Let's set up our planet and aliens:

  • The planet is reasonably Earth-like; similar size, orbiting similar star at a similar distance, plenty of water and land.
  • Our aliens are carbon-based, oxygen breathing animals, roughly the same size as humans.
  • They are intelligent; I define intelligence by having been to space. They haven't been to the stars, but have set foot on the closest planet.

On Earth, we have two symmetries when it comes to animals; bilateral and radial, former being the most common.

My question is, given the above context, is it possible for a land-faring radially symmetrical animal to evolve? I would like the answer to focus on few things listed below, but any feature they have must be justified as a reasonably possible evolutionary adaptation.

  1. Again, to stress the point, they must be radially symmetrical.
  2. What would their 'legs' (or equivalent) be? Assuming legs are a better adaptation to land, how many legs would make sense given their symmetry, and can legs even work given that there's no primary 'direction'? I know many insects have 2+ legs, but they still are bilaterally symmetrical and there's a 'front' and a 'back'. If not, can they move like starfish do, and still be effective on land?
  3. I want them to be primarily vision-based. Can multiple eyes evolved to see every direction?
  4. Given that they've evolved to the point of space-faring, I think hand-like appendages and opposable thumbs (or an equivalent) are a reasonable assumption? If not, what other design would permit them to advance to a point where they can create technology?

And a bit of fun:

  1. I think Hollywood has given very little - if at all - thought into what alien clothing might look like. In our world, what would their clothing be like?

Given all that, can we have a radially symmetrical alien flying to other planets?

  • 3
    $\begingroup$ Are you familiar with Lovecraft? $\endgroup$
    – DKNguyen
    Sep 24, 2020 at 21:03
  • $\begingroup$ Please remember to restrain your questions to a single line of inquiry. More than that is a red-flag for needs more focus. $\endgroup$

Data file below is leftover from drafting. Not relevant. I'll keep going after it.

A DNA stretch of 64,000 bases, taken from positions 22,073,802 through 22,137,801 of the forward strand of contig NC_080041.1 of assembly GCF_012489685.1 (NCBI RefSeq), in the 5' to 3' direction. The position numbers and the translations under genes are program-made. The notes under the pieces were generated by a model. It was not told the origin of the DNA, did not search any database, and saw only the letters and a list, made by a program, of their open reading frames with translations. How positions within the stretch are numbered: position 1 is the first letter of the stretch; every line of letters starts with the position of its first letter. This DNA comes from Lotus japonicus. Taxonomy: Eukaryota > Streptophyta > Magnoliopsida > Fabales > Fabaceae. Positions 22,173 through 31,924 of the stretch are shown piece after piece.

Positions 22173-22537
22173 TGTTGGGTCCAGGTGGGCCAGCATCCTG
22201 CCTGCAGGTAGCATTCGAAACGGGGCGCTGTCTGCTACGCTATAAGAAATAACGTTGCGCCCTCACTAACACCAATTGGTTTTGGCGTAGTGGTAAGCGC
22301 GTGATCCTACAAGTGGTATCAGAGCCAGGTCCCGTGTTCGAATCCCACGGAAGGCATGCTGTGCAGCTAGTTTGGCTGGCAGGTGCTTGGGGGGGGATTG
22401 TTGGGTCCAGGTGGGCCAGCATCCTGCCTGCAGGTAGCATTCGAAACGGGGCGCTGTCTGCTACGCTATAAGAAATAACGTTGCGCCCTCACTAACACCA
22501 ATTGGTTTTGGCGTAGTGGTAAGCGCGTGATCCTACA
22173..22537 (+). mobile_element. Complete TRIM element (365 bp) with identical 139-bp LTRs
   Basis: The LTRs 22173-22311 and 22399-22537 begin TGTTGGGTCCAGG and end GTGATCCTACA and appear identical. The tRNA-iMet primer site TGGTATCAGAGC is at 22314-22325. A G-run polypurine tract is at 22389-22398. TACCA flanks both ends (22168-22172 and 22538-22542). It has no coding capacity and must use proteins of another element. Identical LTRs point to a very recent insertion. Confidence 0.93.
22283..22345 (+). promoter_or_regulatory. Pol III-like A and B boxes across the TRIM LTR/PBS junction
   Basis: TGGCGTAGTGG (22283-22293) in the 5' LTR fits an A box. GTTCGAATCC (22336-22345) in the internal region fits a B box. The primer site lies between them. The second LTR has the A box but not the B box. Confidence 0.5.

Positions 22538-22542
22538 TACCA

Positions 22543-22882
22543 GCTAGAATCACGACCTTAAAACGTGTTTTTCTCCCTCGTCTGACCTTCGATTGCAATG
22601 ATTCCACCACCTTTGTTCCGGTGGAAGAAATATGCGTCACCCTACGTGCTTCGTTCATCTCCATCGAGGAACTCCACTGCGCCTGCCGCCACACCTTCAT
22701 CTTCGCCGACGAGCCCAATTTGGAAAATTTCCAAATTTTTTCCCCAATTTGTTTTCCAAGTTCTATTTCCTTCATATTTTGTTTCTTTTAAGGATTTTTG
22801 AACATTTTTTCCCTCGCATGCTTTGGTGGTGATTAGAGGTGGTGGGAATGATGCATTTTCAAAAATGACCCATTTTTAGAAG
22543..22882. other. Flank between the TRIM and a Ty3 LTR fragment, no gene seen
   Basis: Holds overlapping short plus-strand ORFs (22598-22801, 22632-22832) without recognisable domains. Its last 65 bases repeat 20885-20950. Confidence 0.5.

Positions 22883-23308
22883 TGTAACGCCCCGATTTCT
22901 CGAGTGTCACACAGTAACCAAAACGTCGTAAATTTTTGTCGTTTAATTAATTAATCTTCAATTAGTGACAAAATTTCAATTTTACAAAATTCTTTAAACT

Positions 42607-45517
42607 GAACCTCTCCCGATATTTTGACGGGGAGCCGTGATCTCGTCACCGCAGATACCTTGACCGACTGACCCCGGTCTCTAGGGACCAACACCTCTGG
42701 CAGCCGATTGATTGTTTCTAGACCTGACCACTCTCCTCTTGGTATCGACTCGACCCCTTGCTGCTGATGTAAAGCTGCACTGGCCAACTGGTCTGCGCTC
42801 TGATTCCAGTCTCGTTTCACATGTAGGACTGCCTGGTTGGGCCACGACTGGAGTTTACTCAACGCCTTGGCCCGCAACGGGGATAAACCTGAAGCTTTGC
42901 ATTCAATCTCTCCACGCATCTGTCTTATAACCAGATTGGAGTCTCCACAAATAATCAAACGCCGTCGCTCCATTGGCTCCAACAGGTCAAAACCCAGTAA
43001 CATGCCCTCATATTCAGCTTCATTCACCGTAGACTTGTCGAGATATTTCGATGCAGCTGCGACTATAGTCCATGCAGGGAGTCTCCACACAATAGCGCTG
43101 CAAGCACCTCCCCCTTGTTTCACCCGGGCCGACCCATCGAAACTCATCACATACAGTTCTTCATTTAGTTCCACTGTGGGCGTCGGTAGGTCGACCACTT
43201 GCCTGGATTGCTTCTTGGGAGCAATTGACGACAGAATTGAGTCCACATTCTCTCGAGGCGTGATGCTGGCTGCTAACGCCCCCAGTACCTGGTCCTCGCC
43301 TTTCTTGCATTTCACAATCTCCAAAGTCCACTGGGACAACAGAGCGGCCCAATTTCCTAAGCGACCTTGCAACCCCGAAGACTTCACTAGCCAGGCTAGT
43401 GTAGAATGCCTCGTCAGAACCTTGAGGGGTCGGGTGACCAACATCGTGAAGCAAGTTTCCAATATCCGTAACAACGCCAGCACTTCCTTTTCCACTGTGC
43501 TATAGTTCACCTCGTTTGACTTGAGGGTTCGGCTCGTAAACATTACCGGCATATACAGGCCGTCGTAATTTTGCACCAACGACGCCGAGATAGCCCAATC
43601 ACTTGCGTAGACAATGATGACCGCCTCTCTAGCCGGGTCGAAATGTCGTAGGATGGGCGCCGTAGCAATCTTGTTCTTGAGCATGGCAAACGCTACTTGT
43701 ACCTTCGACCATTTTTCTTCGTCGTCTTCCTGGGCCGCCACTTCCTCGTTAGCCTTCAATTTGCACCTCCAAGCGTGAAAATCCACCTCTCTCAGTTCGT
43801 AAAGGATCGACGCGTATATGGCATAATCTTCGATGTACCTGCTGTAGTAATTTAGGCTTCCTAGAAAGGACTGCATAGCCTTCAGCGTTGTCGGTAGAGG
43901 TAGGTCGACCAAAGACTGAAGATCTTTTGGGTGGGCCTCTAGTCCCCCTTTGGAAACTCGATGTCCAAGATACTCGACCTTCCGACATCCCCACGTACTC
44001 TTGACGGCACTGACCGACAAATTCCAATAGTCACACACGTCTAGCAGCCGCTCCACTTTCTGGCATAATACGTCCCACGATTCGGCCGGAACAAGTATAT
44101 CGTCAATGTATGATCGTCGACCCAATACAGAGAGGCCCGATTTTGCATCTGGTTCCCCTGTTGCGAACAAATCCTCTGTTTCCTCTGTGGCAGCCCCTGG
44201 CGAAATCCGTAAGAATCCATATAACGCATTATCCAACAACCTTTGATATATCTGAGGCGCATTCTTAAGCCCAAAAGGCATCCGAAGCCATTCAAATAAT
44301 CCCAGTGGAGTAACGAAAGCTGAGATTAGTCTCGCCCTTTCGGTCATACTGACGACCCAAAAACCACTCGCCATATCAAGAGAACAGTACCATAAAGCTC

– Frostfyre
    Sep 25, 2020 at 12:39
  • $\begingroup$ Isn't a radially symetrical creature just a bilaterally symetrical creature with just one additional section instead of two? $\endgroup$ Sep 25, 2020 at 15:22
  • $\begingroup$ @JustinThymetheSecond, technically true. But there is no 'primary' axis when you are radially symmetrical, ergo, no one 'forward' or 'backward' direction as we do have. $\endgroup$
    – Sach
    Sep 25, 2020 at 19:16
  • $\begingroup$ So, technically, the head, eyes, ears, nose also have to be radially symetrical, other wise it is a hybrid radial-bilateral arrangement, with a defined primary axis? $\endgroup$ Sep 25, 2020 at 21:21

2 Answers 2


The first thing you need to understand is why a creature would have radial symmetry. It must provide some form advantage to the creature in its living environment and not many disadvantage. On Earth, most if not all radial symmetric creature are ocean based. These creatures, like jellyfish mostly, don't need to move fast. The water environment also provides buoyancy which counteracts gravity making moving easier. They are also equally sensitive in all direction or more like equally less sensitive. Also not many obstacles in an ocean.